labour red and SNP yellow and black may be the dominant colours at the City Chambers now, but the new council has a definite green tinge to it as well.
After doubling its number of councillors to six, the Green Party now has a significant presence on the local authority. They may not have their hands on the levers of powers, having rejected the idea of joining a Labour-led coalition, but they will have a strong voice nevertheless.
The fact Gavin Corbett topped the poll in Fountainbridge-Craiglockhart, the first Green to come first in Scotland, shows the party has strong support in the Capital. And their thoughts will often be echoed by our Prius-driving, solar panel-owning new Lord Provost, Donald Wilson.
The provost may be largely a ceremonial role but previous Labour incumbent Eric Milligan showed it is possible to carve out an influential role from the post. These envionmentally-conscious voices will add to the breadth of the debate in the city over the coming years – and that has to be a good thing.
Mr Wilson’s suggestion of ditching the provost’s BMW saloon for a greener vehicle is an appealing one.Most people in the Capital would welcome that – as long as it did not mean higher council tax bills.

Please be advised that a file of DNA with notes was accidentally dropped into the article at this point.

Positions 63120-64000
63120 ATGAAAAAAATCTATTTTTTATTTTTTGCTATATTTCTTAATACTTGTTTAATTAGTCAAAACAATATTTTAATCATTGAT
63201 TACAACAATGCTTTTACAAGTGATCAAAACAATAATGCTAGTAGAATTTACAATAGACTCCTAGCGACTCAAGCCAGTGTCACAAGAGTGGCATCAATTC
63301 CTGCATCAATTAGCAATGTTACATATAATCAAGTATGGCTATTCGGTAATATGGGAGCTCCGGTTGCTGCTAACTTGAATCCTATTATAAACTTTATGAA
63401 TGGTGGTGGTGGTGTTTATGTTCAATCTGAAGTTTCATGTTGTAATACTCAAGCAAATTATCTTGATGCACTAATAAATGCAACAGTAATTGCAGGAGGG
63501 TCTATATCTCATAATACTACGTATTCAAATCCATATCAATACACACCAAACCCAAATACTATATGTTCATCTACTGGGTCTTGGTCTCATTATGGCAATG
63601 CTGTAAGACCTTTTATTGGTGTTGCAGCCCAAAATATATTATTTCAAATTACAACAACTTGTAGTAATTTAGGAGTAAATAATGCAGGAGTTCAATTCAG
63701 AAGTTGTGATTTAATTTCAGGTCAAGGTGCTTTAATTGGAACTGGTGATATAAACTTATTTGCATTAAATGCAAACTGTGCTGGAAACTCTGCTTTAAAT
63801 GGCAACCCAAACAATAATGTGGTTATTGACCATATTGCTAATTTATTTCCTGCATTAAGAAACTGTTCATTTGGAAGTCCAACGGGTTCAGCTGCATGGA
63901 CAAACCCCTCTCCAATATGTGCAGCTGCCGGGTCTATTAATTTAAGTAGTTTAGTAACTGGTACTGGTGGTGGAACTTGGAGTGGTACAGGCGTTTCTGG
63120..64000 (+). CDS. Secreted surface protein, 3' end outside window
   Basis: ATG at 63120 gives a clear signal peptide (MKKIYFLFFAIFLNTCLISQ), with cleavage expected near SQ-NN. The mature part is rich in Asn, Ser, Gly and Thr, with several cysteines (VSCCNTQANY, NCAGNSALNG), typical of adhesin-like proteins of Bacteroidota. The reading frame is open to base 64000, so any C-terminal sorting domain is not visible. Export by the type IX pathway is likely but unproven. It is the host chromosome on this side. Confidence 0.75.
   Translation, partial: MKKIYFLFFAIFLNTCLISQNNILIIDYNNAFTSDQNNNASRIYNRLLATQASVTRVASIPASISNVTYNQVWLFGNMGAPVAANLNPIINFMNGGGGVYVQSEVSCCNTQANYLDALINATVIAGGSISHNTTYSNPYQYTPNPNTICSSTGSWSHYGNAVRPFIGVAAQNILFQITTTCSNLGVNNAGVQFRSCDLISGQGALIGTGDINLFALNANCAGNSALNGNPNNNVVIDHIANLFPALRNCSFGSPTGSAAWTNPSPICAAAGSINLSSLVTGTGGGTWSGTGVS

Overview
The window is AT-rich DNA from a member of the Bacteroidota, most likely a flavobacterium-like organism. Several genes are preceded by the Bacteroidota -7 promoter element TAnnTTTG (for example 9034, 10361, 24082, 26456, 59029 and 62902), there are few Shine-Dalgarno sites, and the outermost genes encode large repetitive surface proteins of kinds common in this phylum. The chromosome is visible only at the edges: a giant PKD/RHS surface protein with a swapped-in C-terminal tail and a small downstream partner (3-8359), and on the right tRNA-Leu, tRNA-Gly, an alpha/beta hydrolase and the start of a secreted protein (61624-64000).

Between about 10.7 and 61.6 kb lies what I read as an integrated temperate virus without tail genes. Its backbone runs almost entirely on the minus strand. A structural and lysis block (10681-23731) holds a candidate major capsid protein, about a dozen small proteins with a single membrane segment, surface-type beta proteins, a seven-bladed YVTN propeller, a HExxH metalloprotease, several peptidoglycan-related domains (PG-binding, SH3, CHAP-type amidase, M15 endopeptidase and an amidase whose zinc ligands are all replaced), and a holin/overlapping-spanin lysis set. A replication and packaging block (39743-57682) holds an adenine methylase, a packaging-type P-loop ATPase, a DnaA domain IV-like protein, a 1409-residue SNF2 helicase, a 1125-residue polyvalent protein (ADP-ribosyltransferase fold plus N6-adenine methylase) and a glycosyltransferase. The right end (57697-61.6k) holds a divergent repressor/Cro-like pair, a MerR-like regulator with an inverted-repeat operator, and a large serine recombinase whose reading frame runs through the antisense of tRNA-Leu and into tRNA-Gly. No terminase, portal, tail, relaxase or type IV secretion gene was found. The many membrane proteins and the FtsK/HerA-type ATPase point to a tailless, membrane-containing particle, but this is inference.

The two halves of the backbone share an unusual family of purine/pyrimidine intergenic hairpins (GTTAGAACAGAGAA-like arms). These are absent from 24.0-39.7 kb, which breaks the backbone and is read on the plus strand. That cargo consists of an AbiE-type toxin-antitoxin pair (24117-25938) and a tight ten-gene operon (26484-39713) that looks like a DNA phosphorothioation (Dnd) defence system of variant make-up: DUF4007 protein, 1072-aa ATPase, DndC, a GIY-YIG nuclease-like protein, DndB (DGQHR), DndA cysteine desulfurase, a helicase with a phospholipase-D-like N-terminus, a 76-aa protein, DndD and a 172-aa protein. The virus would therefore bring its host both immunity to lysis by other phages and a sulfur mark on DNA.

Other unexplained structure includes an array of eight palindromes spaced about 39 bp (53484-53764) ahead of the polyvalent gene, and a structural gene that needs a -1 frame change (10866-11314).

Green policy is often simply common sense, looking at ways to save resources and reuse whatever we can. That can go a long way towards helping in cash-strapped times.
But parts of the Green agenda, such as restricting the growth of Edinburgh Airport, would be extremely damaging to the Capital’s economy. That is where most voters would withdraw their support.
So, welcome to the city’s growing green lobby, we look forward to your input to the city’s big debates.
in a city packed with some of the richest historical heritage to be found anywhere in the world, the home of Edinburgh Accies perhaps remains an undervalued treasure.
But the site of the world’s first rugby international deserves to be better celebrated. The idea of creating a museum at the ground is a great idea.
Such an attraction would surely draw a steady stream of visitors and complement the appeal of neighbouring Inverleith Park, the Botanics and Stockbridge itself.
This setting however also makes the proposed development of a new rugby stadium and shops at the site extremely sensitive.
These plans will be very closely scrutinised, but properly executed they could be an asset to the city.